Flotrac for Triple H therapy

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    We recently started using the Edwards FloTrac for our Triple H patients. The first round went really well, the second round did not go as well. The problem we are having is the variability with the numbers. We are following the Stroke Volume Variation (SVV) instead of the Stroke Volume Index (SVI). I am wondering if anyone else is using this to monitor fluid status for your Triple H patients and what are your parameters for treatment? Do you follow the SVV or the SVI? I would rather not go back to our pulmonary artery catheters, but if we can't find a solution that will be what is necessary.
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  3. 15 Comments so far...

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    we stopped using them because the numbers were unreliable esp in septic patients, but we also really got away from swans too. I remember when we were putting in S/Gs with CCO at a drop of the hat but every since that study come out about bad outcome with swans the numbers have dropped. i work in a teaching hospital and the last time i had a patient with a swan was at least 6 months ago
  5. 1
    So what are you using to monitor fluid status and cardiac output? I certainly don't miss the swans, what a pain they were.
    sethmctenn likes this.
  6. 0
    We use them on our unit. We look at the SVV. If it's >13%, we leave things alone. If it's less than 13% we look at the SVI. Based on the SVI, we decide to either add a vasopressor or give fluid boluses or albumin.
  7. 0
    Thanks. We are going to be looking at the SVV, SVI and CVP. If 2 of the 3 numbers are below the parameters the patient will be bolused. This has worked well so far!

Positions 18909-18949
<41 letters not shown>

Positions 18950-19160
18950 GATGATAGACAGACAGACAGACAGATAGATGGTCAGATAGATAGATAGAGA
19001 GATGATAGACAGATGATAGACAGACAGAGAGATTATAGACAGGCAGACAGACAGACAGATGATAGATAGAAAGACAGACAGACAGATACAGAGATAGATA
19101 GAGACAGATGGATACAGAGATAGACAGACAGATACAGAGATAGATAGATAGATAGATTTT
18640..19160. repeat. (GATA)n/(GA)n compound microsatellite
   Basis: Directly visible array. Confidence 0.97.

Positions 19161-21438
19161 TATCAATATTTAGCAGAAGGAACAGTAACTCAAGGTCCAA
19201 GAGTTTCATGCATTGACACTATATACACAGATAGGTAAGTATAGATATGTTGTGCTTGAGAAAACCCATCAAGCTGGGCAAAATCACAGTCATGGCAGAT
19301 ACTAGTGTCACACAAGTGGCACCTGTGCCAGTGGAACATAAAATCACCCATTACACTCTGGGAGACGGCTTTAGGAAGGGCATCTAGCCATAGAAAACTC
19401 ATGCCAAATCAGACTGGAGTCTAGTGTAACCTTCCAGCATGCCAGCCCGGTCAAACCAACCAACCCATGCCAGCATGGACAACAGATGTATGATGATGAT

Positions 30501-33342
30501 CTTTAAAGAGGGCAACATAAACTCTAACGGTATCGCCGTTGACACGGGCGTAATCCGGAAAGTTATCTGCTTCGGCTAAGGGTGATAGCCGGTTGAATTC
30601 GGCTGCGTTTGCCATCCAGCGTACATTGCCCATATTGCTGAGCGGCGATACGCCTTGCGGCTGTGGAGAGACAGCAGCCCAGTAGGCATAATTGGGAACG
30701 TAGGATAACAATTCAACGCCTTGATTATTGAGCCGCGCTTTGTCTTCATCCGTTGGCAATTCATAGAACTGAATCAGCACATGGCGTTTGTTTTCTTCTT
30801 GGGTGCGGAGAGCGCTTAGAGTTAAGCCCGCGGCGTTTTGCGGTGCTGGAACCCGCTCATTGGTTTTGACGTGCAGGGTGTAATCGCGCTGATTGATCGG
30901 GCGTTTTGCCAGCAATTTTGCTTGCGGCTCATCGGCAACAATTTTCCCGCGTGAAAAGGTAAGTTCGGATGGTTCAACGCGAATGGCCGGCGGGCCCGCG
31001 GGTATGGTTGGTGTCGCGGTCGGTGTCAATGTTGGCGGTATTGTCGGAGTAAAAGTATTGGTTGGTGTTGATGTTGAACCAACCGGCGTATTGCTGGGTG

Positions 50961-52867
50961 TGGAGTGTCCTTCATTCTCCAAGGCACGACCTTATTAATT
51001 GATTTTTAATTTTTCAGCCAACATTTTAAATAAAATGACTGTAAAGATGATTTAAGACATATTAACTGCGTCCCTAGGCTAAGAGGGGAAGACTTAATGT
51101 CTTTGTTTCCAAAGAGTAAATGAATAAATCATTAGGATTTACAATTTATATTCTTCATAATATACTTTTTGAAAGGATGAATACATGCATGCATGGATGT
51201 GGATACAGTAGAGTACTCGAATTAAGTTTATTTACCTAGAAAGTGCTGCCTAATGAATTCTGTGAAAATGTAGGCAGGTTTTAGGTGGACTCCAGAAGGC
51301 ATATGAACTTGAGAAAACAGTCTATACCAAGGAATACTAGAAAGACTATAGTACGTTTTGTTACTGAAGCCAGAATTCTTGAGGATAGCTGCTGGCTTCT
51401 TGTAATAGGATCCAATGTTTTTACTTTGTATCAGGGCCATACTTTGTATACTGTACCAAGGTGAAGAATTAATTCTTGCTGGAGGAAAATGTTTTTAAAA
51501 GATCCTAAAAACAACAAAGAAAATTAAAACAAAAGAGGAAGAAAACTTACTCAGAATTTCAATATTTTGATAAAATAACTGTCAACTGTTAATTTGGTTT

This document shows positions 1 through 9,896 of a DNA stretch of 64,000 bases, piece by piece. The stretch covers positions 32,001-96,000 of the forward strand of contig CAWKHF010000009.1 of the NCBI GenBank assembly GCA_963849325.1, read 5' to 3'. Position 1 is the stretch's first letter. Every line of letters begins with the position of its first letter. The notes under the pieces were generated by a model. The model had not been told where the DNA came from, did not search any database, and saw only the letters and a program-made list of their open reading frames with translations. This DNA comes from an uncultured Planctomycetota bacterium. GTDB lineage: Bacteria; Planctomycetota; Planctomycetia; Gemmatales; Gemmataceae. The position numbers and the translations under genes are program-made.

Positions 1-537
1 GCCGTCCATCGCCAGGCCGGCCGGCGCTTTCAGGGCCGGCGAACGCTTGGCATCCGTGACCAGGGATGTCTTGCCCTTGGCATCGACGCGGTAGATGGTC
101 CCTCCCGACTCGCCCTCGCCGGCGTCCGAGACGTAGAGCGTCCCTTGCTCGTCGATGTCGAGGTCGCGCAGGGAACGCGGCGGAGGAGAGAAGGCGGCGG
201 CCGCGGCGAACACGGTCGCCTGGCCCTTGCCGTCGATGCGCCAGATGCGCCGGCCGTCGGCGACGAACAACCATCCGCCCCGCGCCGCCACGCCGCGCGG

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    All we use are central lines for CVP. Usuall try for a CVP around 8 or so. Depends on the Doctors.
  9. 0
    My Hospital System in Louisville KY uses the flotrac and we give most creedance to the SVV for volume status...the higher the drier...so, if the SVV is < or = 13% variation, then it's pressors we use (when appropriate of course), if variation is < 13% then we consider the patient to be intravascularly dry and give volume--now, my specialty is hearts, so, this may be different for neuro...but, stroke volume variation is sooooo much more accurate for intravascular volume status than CVP (which is pretty worthless if you have the flotrac capability)
    Sarah, RN , MSN, CCRN, Clinical Educator
  10. 2
    http://www.edwards.com/products/mini...ariationwp.htm

    "literature supports the use of SVV only on patients who are 100% mechanically (control mode) ventilated with tidal volumes of more than 8cc/kg and fixed respiratory rates"

    We rarely use control mode in our unit.
    RNDance and experienceawareness like this.
  11. 0
    you are absolutely correct...I do believe studies are ongoing to validate its accuracy and consistency in the non-ventilated patients however...none published yet though...thanks for the clarification.
  12. 0
    Quote from bellehill
    We recently started using the Edwards FloTrac for our Triple H patients. The first round went really well, the second round did not go as well. The problem we are having is the variability with the numbers. We are following the Stroke Volume Variation (SVV) instead of the Stroke Volume Index (SVI). I am wondering if anyone else is using this to monitor fluid status for your Triple H patients and what are your parameters for treatment? Do you follow the SVV or the SVI? I would rather not go back to our pulmonary artery catheters, but if we can't find a solution that will be what is necessary.
    we use flo trac all the time and we love it! We use SVV and shoot for less than 9 but mainly we watch SI, SV, CI and good ol CVP via central line. We dont always set parameters besides SBP parameters for our HHH pts. sometimes we will have a cvp parameters though. We havent used swans in forever.


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